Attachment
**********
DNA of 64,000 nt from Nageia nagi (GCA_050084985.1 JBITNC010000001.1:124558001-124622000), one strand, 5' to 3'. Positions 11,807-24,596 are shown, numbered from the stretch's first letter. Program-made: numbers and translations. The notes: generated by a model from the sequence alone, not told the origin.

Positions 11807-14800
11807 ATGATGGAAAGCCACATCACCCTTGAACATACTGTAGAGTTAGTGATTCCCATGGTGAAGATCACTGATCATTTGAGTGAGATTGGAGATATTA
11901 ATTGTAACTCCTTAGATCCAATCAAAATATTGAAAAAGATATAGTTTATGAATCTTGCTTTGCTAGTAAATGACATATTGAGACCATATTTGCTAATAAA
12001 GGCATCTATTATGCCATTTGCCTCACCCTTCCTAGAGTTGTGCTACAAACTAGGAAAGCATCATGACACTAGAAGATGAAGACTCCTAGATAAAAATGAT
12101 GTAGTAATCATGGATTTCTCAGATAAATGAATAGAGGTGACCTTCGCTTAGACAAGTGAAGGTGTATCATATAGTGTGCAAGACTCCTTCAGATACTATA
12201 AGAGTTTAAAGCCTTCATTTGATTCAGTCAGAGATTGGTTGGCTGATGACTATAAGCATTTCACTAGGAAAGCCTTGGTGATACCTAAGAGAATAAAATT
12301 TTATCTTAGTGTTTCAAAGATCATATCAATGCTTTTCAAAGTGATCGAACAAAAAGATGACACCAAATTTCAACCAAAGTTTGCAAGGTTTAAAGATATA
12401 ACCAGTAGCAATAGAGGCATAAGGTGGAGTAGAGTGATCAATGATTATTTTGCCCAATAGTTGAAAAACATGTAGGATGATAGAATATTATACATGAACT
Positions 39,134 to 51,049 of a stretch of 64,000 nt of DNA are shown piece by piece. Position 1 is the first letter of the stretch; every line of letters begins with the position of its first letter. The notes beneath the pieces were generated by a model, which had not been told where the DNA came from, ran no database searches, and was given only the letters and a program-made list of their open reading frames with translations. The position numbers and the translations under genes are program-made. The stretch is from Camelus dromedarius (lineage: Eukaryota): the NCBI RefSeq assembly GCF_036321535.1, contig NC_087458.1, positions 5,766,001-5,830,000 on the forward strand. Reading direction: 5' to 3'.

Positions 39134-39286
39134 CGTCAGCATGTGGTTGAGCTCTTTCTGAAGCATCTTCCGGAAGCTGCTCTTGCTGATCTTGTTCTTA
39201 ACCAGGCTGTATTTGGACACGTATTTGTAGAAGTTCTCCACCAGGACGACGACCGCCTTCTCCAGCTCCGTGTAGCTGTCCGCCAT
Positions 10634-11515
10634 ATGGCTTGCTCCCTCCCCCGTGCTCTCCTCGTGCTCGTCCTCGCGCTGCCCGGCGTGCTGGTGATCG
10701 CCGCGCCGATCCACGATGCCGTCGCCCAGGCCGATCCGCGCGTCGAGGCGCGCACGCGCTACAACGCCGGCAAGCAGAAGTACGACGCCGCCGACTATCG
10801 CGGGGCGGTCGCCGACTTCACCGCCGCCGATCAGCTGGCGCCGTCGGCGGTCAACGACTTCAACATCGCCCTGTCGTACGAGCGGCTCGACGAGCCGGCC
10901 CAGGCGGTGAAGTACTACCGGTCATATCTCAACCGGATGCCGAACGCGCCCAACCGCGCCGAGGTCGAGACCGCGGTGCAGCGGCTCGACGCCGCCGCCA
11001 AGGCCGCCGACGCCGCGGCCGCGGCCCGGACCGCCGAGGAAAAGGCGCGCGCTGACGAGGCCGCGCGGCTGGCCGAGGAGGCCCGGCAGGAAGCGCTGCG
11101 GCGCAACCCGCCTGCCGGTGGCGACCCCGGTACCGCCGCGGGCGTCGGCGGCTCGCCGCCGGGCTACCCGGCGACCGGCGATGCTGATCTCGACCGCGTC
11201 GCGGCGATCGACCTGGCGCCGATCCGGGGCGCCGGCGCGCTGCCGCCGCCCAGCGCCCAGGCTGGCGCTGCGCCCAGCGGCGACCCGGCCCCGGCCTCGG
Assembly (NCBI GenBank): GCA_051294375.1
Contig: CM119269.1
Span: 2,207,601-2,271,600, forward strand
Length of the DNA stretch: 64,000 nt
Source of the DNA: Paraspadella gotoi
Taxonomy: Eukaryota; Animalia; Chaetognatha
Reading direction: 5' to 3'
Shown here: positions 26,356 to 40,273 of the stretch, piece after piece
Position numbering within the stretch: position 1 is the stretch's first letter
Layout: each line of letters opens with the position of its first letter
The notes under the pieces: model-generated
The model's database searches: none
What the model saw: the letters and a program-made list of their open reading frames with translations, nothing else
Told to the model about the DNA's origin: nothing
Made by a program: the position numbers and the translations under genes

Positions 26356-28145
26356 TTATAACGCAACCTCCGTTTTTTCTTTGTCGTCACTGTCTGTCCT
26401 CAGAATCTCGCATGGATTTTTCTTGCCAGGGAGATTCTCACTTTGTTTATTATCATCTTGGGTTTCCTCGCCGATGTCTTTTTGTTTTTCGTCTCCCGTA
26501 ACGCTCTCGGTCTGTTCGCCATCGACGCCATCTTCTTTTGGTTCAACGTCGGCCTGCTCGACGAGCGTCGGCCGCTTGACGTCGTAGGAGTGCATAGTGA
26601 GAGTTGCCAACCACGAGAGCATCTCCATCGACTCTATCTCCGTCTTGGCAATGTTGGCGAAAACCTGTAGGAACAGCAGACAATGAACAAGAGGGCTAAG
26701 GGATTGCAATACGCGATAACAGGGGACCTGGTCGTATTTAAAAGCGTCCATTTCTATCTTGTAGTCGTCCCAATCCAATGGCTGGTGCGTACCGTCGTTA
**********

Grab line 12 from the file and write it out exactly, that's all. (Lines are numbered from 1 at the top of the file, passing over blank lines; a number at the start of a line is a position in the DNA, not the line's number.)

39134 CGTCAGCATGTGGTTGAGCTCTTTCTGAAGCATCTTCCGGAAGCTGCTCTTGCTGATCTTGTTCTTA